Please do post details of concerts, courses and other events into the Calendar
0 Members and 1 Guest are viewing this topic.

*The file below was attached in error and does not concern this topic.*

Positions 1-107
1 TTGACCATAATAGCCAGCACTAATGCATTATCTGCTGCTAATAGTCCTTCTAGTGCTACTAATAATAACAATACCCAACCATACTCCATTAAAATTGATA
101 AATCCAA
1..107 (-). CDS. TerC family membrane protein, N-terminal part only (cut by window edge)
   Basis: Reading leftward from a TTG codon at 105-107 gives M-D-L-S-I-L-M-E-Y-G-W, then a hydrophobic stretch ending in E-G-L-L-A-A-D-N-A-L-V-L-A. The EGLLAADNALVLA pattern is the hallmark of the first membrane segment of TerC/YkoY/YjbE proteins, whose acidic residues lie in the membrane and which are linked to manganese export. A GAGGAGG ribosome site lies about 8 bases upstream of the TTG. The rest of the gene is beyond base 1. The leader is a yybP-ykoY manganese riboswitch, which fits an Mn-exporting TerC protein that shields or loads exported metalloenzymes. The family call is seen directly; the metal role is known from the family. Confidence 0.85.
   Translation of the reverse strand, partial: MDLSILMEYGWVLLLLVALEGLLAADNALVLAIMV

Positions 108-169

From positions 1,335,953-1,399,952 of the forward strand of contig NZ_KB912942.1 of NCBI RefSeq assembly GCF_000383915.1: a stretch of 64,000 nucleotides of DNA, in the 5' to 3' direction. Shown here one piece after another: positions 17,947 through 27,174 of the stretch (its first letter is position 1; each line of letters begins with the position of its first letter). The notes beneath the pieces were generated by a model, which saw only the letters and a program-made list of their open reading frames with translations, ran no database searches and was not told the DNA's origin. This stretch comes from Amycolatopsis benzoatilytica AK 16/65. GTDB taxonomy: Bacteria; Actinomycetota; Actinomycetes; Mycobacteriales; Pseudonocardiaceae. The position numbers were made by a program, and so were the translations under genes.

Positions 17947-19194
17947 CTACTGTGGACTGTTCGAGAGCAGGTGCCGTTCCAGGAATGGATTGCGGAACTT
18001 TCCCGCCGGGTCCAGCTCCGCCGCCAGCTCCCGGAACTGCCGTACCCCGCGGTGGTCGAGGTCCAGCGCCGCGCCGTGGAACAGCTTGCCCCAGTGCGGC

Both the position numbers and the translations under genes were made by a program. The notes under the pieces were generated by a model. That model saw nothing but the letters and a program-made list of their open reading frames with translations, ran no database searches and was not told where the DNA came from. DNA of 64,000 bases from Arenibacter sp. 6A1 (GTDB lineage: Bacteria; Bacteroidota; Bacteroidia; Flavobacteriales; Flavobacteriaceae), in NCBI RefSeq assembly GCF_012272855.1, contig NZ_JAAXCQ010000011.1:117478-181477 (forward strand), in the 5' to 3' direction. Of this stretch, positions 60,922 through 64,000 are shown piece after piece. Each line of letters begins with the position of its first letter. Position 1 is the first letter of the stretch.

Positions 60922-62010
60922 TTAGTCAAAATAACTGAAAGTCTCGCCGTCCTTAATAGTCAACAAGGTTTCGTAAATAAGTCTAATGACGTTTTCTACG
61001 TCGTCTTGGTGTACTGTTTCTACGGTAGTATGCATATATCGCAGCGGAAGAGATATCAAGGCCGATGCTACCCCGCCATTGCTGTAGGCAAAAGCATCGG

For 42 years, “Wilma” anchored the famous RKO Keith Theatre in downtown Syracuse, an icon to a city in its heyday. When her 16-foot tall pipes hit a full chorus, one can almost feel the Roaring Twenties coming alive.“It’s a wonderful opportunity, an honor just to play,” said Harvyn Tarkmeel, a retired engineer who helps keep Wilma — the fully-restored, original Wurltizer Hope Jones Unit Orchestra pipe organ — making music at the New York State Fair. “We consider this to be one of the best-kept secrets in all of New York.”Throughout the fair, folks will often find Tarkmeel or a colleague filling the Empire State Theater in the Art and Home Center with sounds from the distant past.Several times, Wilma has faced a silent obsolescence. The first time came after Auburn-based inventor Theodore Case incorporated sound into film, killing the silent movie industry. Next came the Hammond organ, which replaced the giant Wurtlitzer machines, and then the synthesizers that recreated entire orchestral sounds. Today, a smart phone can produce more noises than Wilma, whose sound-making system requires the space of a three-car garage.But the impact is not the same.2012-08-20-sdc-nyfairorgan1.JPGStephen D. Cannerelli / The Post-StandardHarvyn Tarkmeel is an organist in the Empire Theatre at the New York State Fair. He plays a Wurlitzer Opus organ, affectionately called "Wilma." The 87-year-old pipe organ was restored and reinstalled at the NYS Fairgrounds in 1967.When Tarkmeel presses a switch for “SLEIGH BELLS,” he doesn’t bring forth a recorded sound. His touch sends an electric impulse that causes actual sleigh bells to shake.It’s the same with castinets, the tamborine and xylophone — which is struck by a real mallet. Actual drums are beaten, and real sirens blared. When he presses “CLARINET,” 61 pipes converge to create the instrument, rising up from three backstage chambers. The organ and theater are virtually inseparable.“It can be quite loud,” Tarkmeel said, with a smile. “If you would like, I will demonstrate.”He flicked a few switches. Behind the stage, dark vertical blinds fluttered open. He pressed on the keyboard. The theater erupted into one pure chord, loud enough to engulf the building. It was the same sound that Wilma would have made in 1925, the year it was shipped from the Wurlitzer factory in North Tonawanda.“As far as we know, New York has the only fair in the country with a real theater organ installed on site,” Tarkmeel said, then gave another blast.The RKO Keith’s, with its famous Italian marble columns and 5,000-bulb marquee, opened on South Salina Street in 1920. Within 20 years, as “talkies” redefined Hollywood, the giant Wurlitzer had become an afterthought.2012-08-20-sdc-nyfairorgan3.JPGStephen D. Cannerelli / The Post-StandardTwo chamber rooms produce the sound from the pipe organ at the New York State Fair.In 1963, with the Keith’s theater struggling, the Syracuse community rallied to restore the organ. A 1965 organ concert drew 2,400 to the theater. It was too late. Two years later, Keith’s was demolished to make way for a Sibley’s department store. The organ was relocated to the Fairgrounds, where it became a staple of the annual fashion show.In the early 1990s, fair officials sought to evict the organ. Supporters — then described in the Herald-Journal as “cultish” — fought for Wilma to stay. They won.Every year, volunteers like Tarkmeel keep Wilma functioning, as in the beginning.Tarkmeel, 69, has been playing the machine since 2004. A few years ago, he began calling it Wilma, after the wife of Fred Flintstone — a kindly presence from the deep past.This year, members of the Empire State Theater Musical Instrument Museum hope Gov. Andrew Cuomo will stop at the Art and Home Center during his visit to the fair.“I have no idea if Governor Cuomo even knows Wilma exists,” Tarkmeel said. “I would love for him to hear it.”If Cuomo arrives during a show, Tarkmeel has a plan. He’ll transition into “New York, New York” or maybe “I’ll Take Manhattan,” old songs that befit an old machine. But he might just throw in a wrinkle. He’s been working on the 2009 hit by Jay-Z, “Empire State of Mind.” It’s not easy. Wilma has a button for train whistles, doorbells, ah-ooga-horns, even a human voice. But no switch says “RAP.”“I’ll just try my best,” Tarkmeel said.